Behavioral Economics

Accelerating Financial Capability Among Youth

  • By
  • Payal Pathak,
  • Jamie Holmes,
  • Jamie M. Zimmerman,
  • New America Foundation
June 25, 2011

This paper argues that common definitions of financial capability understate the role of psychological barriers to establishing sound financial behaviors, namely savings habits. Drawing on insights from psychology and behavioral economics, we explore these missing psychological variables in the standard financial capability equation and suggest mechanisms, or nudges, to overcome those barriers to accelerate financial capability among low-income youth.

Meeting Employee Needs Now while Paving the Way for the Future of Employer-Based Asset Building Programs

June 16, 2011
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Our friends at CFED hosted an excellent webinar on Employer Engagement yesterday.  The webinar discussed the potential of moving to a paperless payday.  CFED Innovator-in-Residence, Eugénie FitzGerald, and Manager of the San Francisco Office of Financial Empowerment, Leigh Phillips, built a case justifying the CurrenC SF program and talked about some of the challenges faced in the initial design phase of the program.  CurrenC SF is a city-wide effort to work with employers to have all employees in San Francisco paid by direct deposit.  Those who do not have a bank accoun

Sendhil Mullainathan Appointed as the CFPB’s Assistant Director for Research

May 11, 2011

Treasury just announced that Sendhil Mullainathan is the new Assistant Director for Research at the CFPB.  He will lead the work in its Office of Research.  This is big news for anyone interested in behaviorally informed policymaking.  Mullainathan is a well-respected Harvard economist in behavioral economics and is known for conducting research and applying the findings to actual international development programs and d

Bringing the Community Back into Community Development Research & Policy

May 4, 2011
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Last week, I attended the Federal Reserve Community Affairs Research Conference on “The Changing Landscape of Community Development” where researchers from the Fed and Universities around the country shared their most recent findings on the challenges facing low-income communities and community development policy-makers.  The conference covered a wide range of topics from foreclosures to farmers markets with eight discussion panels and keynote speeches by Columbia University professor and aut

The Joy of Not Cooking

  • By
  • Megan McArdle,
  • New America Foundation
April 12, 2011 |

I call my Shun chef’s knife beautiful, but objectively, nothing about its form is particularly lovely. The blade has a strange, asymmetrical curve, a hint of the crooked leer that curls the lips of villains in old detective movies. It cuts brilliantly, of course, with formidable balance and heft. But my potato masher does a fine job of smashing tubers, yet I never tell people it’s pretty. So why lavish such praise on a knife? One reviewer even called it “sexy,” a flinch-worthy description if you dwell on it for even a nanosecond.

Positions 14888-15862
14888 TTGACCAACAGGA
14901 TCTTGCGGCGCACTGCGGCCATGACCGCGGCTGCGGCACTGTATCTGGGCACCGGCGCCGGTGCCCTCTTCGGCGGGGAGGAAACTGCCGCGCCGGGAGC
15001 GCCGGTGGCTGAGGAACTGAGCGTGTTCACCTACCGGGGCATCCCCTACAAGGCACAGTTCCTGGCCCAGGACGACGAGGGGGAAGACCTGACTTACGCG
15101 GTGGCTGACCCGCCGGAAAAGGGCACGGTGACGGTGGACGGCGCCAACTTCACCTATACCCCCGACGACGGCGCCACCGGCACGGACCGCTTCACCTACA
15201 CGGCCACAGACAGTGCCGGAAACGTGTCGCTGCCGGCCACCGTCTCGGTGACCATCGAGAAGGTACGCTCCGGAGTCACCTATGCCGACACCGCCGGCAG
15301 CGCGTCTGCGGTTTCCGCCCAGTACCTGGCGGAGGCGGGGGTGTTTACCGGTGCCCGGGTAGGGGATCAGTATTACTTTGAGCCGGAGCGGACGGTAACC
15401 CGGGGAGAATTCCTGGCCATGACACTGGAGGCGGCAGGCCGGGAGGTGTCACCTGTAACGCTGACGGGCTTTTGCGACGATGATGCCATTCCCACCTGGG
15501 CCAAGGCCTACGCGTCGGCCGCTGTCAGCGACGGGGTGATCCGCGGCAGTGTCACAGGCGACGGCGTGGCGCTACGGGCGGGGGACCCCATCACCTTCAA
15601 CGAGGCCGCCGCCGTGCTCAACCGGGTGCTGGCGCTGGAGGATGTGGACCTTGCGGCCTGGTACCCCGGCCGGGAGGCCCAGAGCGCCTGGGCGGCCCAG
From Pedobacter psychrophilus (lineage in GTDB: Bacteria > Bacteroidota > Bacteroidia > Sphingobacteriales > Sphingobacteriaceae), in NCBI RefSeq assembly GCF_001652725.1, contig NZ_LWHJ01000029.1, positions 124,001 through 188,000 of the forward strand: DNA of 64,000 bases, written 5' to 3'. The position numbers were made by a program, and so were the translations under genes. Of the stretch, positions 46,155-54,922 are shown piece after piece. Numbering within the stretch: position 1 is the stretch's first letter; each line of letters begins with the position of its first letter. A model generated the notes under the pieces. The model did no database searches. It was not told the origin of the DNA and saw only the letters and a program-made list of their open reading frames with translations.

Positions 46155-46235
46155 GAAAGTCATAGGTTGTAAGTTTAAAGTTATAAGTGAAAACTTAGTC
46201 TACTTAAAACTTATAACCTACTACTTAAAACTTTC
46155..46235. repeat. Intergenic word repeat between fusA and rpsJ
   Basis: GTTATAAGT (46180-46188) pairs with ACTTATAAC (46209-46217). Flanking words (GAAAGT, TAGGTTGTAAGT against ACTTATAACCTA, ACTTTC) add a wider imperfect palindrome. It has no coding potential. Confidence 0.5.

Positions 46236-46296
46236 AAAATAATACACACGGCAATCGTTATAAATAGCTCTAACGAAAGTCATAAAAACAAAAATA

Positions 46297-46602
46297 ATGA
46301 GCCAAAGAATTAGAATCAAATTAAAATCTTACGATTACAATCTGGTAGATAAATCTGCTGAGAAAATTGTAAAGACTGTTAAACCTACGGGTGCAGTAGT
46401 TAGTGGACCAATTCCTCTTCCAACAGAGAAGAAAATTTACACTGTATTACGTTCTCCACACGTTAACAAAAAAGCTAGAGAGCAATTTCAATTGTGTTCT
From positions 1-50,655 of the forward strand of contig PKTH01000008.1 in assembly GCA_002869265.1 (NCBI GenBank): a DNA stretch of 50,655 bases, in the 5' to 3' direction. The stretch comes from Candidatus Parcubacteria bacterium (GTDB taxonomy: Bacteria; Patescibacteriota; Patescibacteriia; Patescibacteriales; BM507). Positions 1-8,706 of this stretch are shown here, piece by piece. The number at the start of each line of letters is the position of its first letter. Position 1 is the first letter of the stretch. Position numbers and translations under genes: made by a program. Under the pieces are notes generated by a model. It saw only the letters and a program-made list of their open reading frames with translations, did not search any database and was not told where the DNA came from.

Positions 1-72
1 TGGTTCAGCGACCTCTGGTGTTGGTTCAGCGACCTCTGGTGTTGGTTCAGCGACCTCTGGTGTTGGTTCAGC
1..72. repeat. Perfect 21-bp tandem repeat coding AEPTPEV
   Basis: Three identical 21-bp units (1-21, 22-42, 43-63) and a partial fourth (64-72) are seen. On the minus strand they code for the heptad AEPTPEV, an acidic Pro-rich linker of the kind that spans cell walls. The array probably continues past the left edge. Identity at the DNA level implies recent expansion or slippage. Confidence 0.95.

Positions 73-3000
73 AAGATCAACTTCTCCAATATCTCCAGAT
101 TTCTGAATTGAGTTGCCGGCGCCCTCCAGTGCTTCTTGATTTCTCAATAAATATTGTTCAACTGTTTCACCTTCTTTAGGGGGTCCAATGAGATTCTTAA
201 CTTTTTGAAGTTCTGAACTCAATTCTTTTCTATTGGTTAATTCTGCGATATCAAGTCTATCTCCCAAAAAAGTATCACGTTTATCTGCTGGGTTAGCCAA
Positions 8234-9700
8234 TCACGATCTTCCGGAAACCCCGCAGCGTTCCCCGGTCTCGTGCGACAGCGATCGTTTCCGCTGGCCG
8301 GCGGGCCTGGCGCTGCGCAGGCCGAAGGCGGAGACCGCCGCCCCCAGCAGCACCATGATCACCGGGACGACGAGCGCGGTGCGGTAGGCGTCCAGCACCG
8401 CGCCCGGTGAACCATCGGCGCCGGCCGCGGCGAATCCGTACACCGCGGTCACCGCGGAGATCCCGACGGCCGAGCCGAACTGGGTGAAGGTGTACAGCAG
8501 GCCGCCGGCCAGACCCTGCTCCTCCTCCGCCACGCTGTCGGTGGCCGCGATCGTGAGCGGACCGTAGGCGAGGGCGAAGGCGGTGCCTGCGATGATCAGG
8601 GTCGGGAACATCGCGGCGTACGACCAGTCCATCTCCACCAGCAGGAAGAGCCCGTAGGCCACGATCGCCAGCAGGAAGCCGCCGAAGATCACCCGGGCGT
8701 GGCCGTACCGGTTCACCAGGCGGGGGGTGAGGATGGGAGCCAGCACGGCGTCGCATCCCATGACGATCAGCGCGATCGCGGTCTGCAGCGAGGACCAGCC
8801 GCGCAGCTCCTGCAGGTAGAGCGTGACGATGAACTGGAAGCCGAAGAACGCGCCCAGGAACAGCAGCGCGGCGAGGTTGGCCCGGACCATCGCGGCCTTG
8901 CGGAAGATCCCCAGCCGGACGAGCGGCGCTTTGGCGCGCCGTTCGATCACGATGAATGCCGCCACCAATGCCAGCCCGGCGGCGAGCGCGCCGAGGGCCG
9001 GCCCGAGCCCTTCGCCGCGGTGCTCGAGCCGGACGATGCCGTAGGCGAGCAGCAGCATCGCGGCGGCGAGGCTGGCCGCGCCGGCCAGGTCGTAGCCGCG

Laughing All the Way to the Bank

  • By
  • Charles Kenny,
  • New America Foundation
April 12, 2011 |

By now, everyone knows the paradox of money and happiness, subject of a thousand articles written by penniless journalists. Rich people aren't much happier than the rest of us. But in fact there is a relationship between the two -- it is just the reverse of what most people think. Money may not be able to buy happiness, but happiness can apparently buy money -- happy people become richer than unhappy people over time.

Can Technology Save Foreign Aid?

March 3, 2011
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The notoriously inefficient development-assistance complex is under siege. Two trillion dollars have flowed from north to south in the last half century, with decidedly mixed results. Current political and budgetary trends threaten the continuation of such flows. At the same time, however, technology offers a means of escape from present bureaucratic bottlenecks, and a means to revolutionize how aid is delivered.

Take mobile technology, point-of-sale devices, and biometric IDs.

A Third Way for Official Development Assistance

  • By
  • Jamie M. Zimmerman,
  • Jamie Holmes,
  • New America Foundation
  • and Henry Jackelen, Suba Sivakumaran, and Sahba Sobhani, UNDP
March 1, 2011

Official Development Assistance (ODA) reform has been hotly debated in global development circles for decades. Aid has been plagued by inefficiencies, ineffectiveness, and corruption, inviting tough criticism and calls for all manners of restructuring.

Trend Alert: Automatic Savings is the New Black for 2011

February 23, 2011
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As fashion designers have New York Fashion Week to debut the hottest fashions for the year, financial services policy makers have America Saves Week (going on now from February 20-27) to showcase the hottest trends in personal savings. This year’s theme is “Make Savings Automatic.” Consumers are encouraged to set up auto-payments into a savings product.

The Pillars of Economic Transformation

  • By James K. Galbraith, University of Texas at Austin
February 1, 2011

In his 2011 State of the Union, President Obama outlined a sweeping program for economic transformation, resting on innovation, education, infrastructure, deficit reduction, and governmental reform. The New America Foundation asks whether these are the right “pillars” of a national agenda.  

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